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My Barbarian wanted to take Miami on a boat ride. “We wanted to interact and be out in the public,” Alex Segade reveals over the phone from Los Angeles, where he just got out of rehearsal for My Barbarian’s first Miami show, coming up this Saturday at the Miami Light Project, as part of Miami-Dade College’s Museum of Art and Design’s “Living Together” performance series this season. ..

The time seems right for Karen Finley to be visiting Miami, to be performing in the black box space of the Miami Light Project at the Goldman Warehouse, and to present her latest performance-art manifesto about the current political landscape, “Unicorn Gratitude Mystery.” In the show, which she began developing as a response to the U.S. presidential election in 2016, Finley plays a unicor..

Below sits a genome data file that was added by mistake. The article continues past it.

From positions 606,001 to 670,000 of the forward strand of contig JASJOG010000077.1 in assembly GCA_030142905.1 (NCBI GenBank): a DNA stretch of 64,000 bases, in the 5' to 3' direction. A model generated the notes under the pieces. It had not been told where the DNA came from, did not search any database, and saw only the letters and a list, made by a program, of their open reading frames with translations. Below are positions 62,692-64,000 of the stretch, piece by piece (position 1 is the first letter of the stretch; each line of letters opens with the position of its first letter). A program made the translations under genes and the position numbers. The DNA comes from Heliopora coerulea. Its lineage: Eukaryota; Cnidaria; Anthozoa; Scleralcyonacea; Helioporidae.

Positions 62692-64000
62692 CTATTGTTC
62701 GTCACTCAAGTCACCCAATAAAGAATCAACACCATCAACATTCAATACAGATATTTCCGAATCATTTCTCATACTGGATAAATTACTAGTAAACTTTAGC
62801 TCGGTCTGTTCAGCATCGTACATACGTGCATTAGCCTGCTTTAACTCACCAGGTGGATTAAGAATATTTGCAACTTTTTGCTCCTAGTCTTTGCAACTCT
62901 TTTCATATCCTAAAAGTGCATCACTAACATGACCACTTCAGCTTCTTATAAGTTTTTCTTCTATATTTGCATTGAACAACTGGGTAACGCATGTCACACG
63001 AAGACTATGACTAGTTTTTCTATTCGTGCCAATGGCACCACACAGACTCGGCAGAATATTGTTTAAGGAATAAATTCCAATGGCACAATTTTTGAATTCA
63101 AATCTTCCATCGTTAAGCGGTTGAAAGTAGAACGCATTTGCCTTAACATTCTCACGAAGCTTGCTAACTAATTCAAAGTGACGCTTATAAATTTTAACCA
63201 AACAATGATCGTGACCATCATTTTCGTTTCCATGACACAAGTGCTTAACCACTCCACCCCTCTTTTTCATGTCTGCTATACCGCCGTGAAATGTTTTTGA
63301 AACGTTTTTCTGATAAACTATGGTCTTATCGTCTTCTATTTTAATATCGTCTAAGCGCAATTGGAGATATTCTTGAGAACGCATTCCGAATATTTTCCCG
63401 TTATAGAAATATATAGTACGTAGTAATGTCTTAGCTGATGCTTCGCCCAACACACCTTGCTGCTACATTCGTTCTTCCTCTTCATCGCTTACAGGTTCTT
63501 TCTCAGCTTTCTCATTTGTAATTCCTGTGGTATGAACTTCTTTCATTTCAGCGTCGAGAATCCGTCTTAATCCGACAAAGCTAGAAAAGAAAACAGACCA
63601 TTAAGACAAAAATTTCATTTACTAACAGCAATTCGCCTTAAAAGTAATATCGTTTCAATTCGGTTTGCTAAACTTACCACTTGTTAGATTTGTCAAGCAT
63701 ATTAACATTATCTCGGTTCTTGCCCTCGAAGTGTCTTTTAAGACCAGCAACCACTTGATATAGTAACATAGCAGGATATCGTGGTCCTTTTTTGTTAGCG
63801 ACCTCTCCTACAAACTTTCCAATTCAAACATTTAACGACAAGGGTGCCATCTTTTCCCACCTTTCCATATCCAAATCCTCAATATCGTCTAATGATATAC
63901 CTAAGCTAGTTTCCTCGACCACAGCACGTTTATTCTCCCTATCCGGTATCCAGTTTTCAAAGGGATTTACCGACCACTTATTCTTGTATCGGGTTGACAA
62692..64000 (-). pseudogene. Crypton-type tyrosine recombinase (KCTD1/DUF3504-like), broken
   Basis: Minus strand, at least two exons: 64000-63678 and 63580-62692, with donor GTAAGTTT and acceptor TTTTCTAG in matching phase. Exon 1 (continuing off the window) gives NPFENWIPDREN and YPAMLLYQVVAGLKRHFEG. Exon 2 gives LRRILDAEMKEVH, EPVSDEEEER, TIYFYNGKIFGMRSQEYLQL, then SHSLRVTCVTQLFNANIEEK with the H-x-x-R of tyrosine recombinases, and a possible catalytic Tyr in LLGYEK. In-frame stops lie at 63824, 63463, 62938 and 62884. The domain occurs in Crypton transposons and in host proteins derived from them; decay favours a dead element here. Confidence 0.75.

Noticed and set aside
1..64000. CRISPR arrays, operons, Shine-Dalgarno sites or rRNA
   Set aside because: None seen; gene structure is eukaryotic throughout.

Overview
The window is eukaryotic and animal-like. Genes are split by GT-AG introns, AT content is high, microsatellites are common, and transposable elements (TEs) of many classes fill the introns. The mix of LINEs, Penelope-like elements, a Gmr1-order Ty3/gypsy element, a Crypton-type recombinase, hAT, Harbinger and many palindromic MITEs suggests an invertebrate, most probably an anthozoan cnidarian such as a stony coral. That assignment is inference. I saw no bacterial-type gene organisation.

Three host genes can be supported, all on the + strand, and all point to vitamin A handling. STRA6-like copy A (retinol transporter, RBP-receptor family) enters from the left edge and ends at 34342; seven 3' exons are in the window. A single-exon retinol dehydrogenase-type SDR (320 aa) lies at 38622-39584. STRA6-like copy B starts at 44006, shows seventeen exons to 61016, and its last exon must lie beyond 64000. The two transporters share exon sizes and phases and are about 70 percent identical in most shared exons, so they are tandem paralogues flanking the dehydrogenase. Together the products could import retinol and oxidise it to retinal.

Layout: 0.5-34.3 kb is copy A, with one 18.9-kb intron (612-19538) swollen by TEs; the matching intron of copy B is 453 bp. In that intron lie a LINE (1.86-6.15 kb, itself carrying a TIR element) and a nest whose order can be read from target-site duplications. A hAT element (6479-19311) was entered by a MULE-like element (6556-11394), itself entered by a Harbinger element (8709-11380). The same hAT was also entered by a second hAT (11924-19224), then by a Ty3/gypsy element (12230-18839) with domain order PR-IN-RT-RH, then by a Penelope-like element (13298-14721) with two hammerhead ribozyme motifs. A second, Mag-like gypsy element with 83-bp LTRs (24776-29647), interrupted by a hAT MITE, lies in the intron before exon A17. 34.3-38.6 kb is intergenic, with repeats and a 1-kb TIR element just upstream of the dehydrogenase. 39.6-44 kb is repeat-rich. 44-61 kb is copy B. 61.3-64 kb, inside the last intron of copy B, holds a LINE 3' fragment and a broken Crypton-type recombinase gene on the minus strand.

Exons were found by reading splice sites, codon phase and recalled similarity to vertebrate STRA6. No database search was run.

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Since its founding in 1996, City Theatre has been an important part of South Florida’s theatrical landscape, though the company’s visibility has always been highest in the month of June. That’s when its popular Summer Shorts festival takes place; for more than a decade, its high-profile venue has been the Carnival Studio Theater at Miami’s Arsht Center. Though the company founded by S..

If you were to predict who might become a nationally famous – OK, world-famous – multiplatform sex therapist, Dr. Ruth Westheimer would probably not be your first choice. Born in Germany in 1928 as Karola Ruth Siegel, the 4’7” Dr. Ruth seems more like the doting Jewish grandmother she is than a woman who used her nationally syndicated radio show, TV shows and 40-some books to help hun..

Actors’ Playhouse has been a musical powerhouse for much of its history. Launching its 30th anniversary season at the Miracle Theatre in Coral Gables, the company is revisiting some of that history with a new production of a made-for-South Florida favorite: Andrew Lloyd Webber and Tim Rice’s “Evita.” As it did in 2000 when recent Tony Award winner Rachel Bay Jones starred as Eva Duart..